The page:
Comcar exits, but its trucks keep rolling

Comcar exits, but its trucks keep rolling

Comcar's bankruptcy will have a negligible impact on trucking capacity. Photo credit:

Comcar Industries will soon be no more, but most of its tractor-trailers and drivers will likely stay on the road. The Chapter 11 bankruptcy of the diversified truckload holding company will remove a venerable name from the US trucking industry, but it won’t diminish rampant overcapacity in the sector because the company’s five subsidiaries are being sold, rather than dismantled.

When it comes to the potential loss of trucking capacity, the fate of many much smaller trucking companies over the next three to six months will be more consequential in cumulative terms because they represent a larger portion of the total market.

Many small, undercapitalized trucking operations are expected to go bankrupt amid the COVID-19 recession, but the extent of that loss and its impact on overall capacity is as yet unknown. Even when companies shut down, many assets are sold and remain in circulation, which means physical capacity is transferred more often than eliminated. 

At least some of Comcar’s drivers also may hope to keep their jobs under new ownership, too, and be available to haul freight as US businesses start to reopen and the economy begins to revive in coming months. One of Comcar’s aims in selling its subsidiaries, rather than liquidating and auctioning off its assets, is to preserve as many jobs as possible.

Comcar, which on Sunday filed for bankruptcy protection with the US Bankruptcy Court in Delaware, is not a small operator; the holding company’s four carrier subsidiaries operate 717 trucks, with 610 drivers and 950 employees in total, according to Comcar’s bankruptcy filing.

Ninety-nine percent of all active motor carriers have 500 trucks or less, according to FMCSA data, which places Comcar in the top 1 percent of firms by fleet size. In terms of revenue, however, Comcar is not among the top 50 US truckload carriers tracked for by SJ Consulting Group. The smallest carrier in that group had $276 million in revenue in 2018.

By comparison, Celadon Trucking, a company that went bankrupt in December, had $762 million in trucking revenue in 2018, when it was the 18th-largest US truckload carrier, according to SJ Consulting Group data. But even a carrier Celadon’s size was a drop in a big truckload bucket. The 25 largest truckload carriers alone had $32.4 billion in revenue in 2019.

Comcar’s woes precede recession

The demise of Comcar, founded in 1953 by the late Guy Bostick, can’t be tacked solely to the current recession. The company has been shrinking in size, both physically and in terms of revenue, for more than a decade, receiving a serious blow during the 2008-09 recession. 

In 2010, when Comcar ranked 47th on’s list of Top 50 Trucking Companies, it had $373 million in revenue. In 2008, Comcar’s revenue was $535 million, according to SJ Consulting Group. Comcar dropped off the Top 50 Trucking Companies rankings in 2011.

Comcar’s revenue dropped severely in 2019, well before the COVID-19 pandemic and resulting recession had spread to the United States. In December, revenue dropped 26 percent year over year across all of Comcar’s business units, the company said in its bankruptcy petition. The four trucking divisions collectively lost $25 million in 2019, according to the petition.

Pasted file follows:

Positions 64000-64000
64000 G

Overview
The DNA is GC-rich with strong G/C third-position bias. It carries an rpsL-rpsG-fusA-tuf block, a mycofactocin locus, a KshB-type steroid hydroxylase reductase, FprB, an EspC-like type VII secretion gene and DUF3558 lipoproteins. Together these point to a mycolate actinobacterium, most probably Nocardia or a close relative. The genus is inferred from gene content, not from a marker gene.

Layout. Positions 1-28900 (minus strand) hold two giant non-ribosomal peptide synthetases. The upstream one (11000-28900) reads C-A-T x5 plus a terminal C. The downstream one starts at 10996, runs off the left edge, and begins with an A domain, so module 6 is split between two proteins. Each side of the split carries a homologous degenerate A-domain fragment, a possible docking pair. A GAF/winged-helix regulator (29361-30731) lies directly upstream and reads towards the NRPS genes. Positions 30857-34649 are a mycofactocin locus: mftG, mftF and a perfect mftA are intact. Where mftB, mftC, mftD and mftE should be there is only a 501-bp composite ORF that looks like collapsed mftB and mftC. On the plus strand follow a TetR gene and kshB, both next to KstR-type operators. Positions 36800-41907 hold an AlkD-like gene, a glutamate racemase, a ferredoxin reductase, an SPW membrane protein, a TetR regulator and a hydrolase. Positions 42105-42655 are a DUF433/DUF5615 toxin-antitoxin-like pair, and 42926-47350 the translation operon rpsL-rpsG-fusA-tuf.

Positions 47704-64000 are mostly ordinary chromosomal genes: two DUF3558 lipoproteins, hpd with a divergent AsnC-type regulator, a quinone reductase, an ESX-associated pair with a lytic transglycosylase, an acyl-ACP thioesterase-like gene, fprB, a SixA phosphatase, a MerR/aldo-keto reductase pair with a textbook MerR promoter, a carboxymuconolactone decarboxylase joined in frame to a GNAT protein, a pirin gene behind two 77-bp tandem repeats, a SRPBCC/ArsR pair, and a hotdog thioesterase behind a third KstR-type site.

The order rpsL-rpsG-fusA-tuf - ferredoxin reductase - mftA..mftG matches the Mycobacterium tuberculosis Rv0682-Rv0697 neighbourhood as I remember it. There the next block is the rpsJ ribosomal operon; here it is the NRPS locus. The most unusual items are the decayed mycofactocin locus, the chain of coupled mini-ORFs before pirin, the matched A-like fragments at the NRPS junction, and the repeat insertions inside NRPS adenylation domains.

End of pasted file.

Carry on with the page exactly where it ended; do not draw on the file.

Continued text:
Those losses continued in 2020, totaling $6 million through March 27. At that time, Comcar had total assets of $66.7 million and $85.6 million in liabilities, according to the petition. The company said it owed long-term lenders $64.8 million. 

Among the 30 largest unsecured claims against the company were more than $120 million in disputed legal claims involving 18 litigants, according to Comcar’s bankruptcy petition. Large accident claims and awards are not uncommon in trucking, increasing pressure on carrier finances.

As a flatbed and bulk liquid trucker, construction materials and chemicals are among Comcar’s key shipments. The industrial slump of 2019 weakened the company before the coronavirus disease 2019 (COVID-19) caused consumer demand for non-essential goods to plummet, choking off even more of its business. That left the debt-heavy company little room to maneuver as the market for its services collapsed in April.

Rather than shutting down and auctioning off its assets, Comcar will keep operations running while it pursues the sale of its subsidiaries. “Our decision to file Chapter 11 was to better enable us to find homes for our customers, people, and assets,” Comcar said in a statement. “We determined that a sale of all companies would be the best path forward to maximize their value.”

Through separate agreements, flatbed construction products hauler CT Transportation will be sold to PS Logistics; bulk chemical hauler CTL Transportation will be sold to Service Transport; and refrigerated and dry-van carrier MCT Transportation will be sold to White Willow Holdings. Comcar has entered a letter of intent to sell CCC Transportation, its original company.

The arrangement will hopefully preserve jobs for the company’s 950 employees at a time when the US has lost 88,000 trucking jobs in April alone. But Comcar’s bankruptcy also could be a harbinger of a wave of bankruptcies and failures for trucking companies that are under-capitalized, debt-heavy, and highly dependent on already weakened sectors of the US economy.

The COVID-19 crisis “is an unprecedented event that is definitely separating the good carriers that had no fundamental problems from those that do,” said Satish Jindel, president of SJ Consulting Group, a Pittsburgh-based transportation research firm. “If you didn’t have the right business model and were not operating it correctly, you’re in trouble.”

Contact William B. Cassidy at and follow him on Twitter: @willbcassidy.